What does corporate sustainability mean, anyway?

There's a new standard brewing that seeks to provide company-level standard for sustainable business practices.

The team at Greener World Media, in collaboration with the Underwriters Laboratories (UL) Environment group, is working on what they are describing as a global standard for running a sustainable business.

Although there are quite a few other initiatives under way, proposed by various interest groups across corporate operating structures, the brains behind the emerging standard (which doesn't actually have a name yet that I can tell) say the difference is that their framework provides specific best practices for embracing business processes around environmental reporting, supply chain performance metrics, and the like.

This certification will be something that is verified and validated, which is probably where UL Environment's expertise comes in handy. The article describing the standard, which is supposed to be out publicly by the end of 2010, suggests that it will dovetail with other more specific efforts. My guess is that the move to disclose this work now is, in part, intended to draw the interest of other potential partners.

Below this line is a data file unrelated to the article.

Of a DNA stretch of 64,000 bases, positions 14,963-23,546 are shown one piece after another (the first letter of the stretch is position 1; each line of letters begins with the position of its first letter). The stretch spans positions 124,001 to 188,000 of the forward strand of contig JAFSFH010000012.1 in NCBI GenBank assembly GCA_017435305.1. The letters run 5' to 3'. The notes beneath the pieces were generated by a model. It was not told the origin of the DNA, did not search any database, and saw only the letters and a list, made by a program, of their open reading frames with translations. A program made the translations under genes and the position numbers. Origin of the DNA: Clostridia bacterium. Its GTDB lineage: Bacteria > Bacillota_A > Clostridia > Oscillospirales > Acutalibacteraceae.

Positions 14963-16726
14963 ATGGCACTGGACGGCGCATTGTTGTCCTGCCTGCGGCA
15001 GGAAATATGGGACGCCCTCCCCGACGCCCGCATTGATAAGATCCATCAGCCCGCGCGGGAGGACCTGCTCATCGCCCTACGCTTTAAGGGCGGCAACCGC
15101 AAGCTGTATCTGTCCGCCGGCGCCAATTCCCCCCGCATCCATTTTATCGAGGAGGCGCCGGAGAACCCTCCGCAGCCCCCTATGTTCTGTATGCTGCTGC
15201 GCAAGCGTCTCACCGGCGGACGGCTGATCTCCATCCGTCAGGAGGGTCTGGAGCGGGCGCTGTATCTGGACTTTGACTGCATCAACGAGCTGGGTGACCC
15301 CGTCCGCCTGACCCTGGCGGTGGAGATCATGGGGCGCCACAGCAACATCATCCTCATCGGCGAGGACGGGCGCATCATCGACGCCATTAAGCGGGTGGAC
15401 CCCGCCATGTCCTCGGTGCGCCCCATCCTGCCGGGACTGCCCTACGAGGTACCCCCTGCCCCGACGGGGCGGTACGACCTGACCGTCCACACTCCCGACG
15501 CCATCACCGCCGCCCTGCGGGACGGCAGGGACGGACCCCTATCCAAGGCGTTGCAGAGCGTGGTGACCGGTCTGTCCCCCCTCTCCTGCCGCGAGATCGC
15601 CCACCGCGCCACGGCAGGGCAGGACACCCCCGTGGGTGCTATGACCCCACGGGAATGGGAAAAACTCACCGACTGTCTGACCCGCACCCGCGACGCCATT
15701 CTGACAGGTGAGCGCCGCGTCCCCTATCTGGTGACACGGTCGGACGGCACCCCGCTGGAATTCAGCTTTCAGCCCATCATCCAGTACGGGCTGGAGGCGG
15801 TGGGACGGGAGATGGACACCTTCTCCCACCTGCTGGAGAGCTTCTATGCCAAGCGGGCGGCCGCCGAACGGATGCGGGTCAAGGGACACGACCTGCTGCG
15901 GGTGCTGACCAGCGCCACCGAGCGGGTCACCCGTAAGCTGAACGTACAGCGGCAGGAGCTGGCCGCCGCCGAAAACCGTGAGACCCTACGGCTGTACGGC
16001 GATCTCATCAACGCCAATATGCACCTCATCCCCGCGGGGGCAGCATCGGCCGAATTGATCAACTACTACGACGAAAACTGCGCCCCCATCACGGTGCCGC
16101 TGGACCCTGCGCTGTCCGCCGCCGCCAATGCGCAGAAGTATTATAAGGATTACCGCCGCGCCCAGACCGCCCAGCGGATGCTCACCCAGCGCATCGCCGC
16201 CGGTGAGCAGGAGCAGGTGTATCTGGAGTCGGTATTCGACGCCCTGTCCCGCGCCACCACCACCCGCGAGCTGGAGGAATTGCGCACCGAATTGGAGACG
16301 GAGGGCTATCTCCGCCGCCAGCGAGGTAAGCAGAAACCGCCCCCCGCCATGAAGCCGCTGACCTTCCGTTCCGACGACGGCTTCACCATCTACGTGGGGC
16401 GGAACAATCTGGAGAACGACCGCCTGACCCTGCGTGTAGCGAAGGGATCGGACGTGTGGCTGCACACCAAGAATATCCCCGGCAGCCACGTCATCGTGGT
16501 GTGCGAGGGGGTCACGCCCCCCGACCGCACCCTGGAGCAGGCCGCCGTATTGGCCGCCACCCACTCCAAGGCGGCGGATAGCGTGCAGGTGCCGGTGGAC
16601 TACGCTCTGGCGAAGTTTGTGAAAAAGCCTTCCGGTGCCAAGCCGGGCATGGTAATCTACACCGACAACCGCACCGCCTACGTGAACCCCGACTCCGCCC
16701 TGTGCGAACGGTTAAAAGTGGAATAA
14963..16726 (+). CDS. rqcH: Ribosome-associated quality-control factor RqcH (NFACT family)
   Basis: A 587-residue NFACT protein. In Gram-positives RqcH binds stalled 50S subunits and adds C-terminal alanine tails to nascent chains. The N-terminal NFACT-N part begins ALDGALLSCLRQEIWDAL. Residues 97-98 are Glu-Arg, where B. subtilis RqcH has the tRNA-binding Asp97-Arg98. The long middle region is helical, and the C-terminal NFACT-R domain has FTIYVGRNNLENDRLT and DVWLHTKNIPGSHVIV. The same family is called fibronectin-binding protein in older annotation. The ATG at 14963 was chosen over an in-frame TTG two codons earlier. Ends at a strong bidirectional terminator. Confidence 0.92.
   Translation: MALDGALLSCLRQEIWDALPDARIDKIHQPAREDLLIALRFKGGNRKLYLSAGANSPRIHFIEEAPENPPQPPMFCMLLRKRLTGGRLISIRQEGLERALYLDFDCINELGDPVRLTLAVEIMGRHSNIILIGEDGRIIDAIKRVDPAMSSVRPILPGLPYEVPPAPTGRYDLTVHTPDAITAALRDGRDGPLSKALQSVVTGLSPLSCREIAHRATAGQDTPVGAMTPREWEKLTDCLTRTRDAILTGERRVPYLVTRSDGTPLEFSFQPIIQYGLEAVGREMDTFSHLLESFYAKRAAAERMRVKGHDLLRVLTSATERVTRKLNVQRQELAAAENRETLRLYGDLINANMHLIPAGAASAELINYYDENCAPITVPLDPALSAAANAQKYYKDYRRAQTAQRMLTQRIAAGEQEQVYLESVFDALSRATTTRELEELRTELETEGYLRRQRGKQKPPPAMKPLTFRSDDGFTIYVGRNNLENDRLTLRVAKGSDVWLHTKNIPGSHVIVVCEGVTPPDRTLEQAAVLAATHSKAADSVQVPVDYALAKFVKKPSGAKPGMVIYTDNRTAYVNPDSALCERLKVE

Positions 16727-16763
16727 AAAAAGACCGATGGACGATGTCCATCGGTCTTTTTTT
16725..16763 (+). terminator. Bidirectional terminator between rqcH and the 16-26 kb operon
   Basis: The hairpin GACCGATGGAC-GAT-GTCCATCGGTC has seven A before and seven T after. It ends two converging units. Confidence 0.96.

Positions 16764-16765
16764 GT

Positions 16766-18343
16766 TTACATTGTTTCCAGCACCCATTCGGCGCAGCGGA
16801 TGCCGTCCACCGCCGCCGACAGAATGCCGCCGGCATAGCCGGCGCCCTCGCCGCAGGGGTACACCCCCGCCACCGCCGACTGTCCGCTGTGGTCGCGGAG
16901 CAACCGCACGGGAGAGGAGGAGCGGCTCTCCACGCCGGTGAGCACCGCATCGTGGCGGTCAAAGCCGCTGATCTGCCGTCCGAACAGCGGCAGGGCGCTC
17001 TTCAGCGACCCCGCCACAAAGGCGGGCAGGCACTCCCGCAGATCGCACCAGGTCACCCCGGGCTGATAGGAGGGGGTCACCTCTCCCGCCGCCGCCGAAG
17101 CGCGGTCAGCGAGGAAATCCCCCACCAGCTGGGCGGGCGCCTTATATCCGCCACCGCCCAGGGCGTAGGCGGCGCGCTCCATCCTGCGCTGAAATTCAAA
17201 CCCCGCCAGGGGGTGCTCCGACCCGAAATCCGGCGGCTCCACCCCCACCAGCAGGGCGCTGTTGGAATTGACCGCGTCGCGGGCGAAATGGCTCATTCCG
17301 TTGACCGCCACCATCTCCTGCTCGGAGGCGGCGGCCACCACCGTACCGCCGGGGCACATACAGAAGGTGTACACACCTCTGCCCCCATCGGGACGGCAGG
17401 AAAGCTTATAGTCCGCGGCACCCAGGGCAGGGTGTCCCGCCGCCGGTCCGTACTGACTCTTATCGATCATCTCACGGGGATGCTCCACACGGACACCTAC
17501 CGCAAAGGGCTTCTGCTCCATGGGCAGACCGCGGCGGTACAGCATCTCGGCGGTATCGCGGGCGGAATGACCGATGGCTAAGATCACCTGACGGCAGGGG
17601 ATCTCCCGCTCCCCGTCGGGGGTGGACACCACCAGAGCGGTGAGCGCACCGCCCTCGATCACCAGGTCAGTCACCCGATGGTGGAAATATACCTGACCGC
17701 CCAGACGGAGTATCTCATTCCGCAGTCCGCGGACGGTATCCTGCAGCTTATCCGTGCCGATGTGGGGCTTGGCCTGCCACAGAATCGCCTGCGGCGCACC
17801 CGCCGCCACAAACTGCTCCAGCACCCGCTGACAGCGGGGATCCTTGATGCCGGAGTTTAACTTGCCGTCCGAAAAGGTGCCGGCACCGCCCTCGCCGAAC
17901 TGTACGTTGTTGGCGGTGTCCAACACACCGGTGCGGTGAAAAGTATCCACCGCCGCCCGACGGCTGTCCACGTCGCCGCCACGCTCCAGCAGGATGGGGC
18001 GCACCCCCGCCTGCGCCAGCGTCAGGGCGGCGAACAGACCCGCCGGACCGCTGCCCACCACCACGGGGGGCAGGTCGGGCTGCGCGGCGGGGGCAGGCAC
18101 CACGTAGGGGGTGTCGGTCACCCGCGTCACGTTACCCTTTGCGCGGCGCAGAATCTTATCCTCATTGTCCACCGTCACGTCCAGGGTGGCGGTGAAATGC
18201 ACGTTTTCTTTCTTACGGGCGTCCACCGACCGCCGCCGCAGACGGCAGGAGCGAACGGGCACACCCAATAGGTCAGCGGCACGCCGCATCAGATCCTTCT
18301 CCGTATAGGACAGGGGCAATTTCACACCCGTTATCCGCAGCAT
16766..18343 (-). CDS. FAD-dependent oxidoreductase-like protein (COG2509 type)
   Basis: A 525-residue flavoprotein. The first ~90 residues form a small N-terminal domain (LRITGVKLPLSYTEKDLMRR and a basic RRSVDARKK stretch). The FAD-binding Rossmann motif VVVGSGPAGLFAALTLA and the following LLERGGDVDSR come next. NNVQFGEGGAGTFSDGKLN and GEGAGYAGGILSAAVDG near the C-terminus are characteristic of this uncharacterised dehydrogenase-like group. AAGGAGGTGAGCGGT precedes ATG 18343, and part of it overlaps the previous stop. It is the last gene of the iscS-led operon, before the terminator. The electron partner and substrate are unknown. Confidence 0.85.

Some of you will probably bemoan the emergence of yet another green business standard. My hope is that it is something akin to the best practices framework that exists for incorporating information technology most effectively into a business' overall operations.

That framework, known as the Information Technology Infrastructure Library (aka ITIL), provides best practices around process and management. But ITIL isn't prescriptive in mandating exactly the steps you take to get to a better IT organization.

From my perspective, that's what we need for corporate sustainability: an adaptive framework that provides guidance, takes into account different business models (manufacturing vs. services business) and evolves as it needs to, but doesn't mandate specific actions.

This post was originally published on Smartplanet.com

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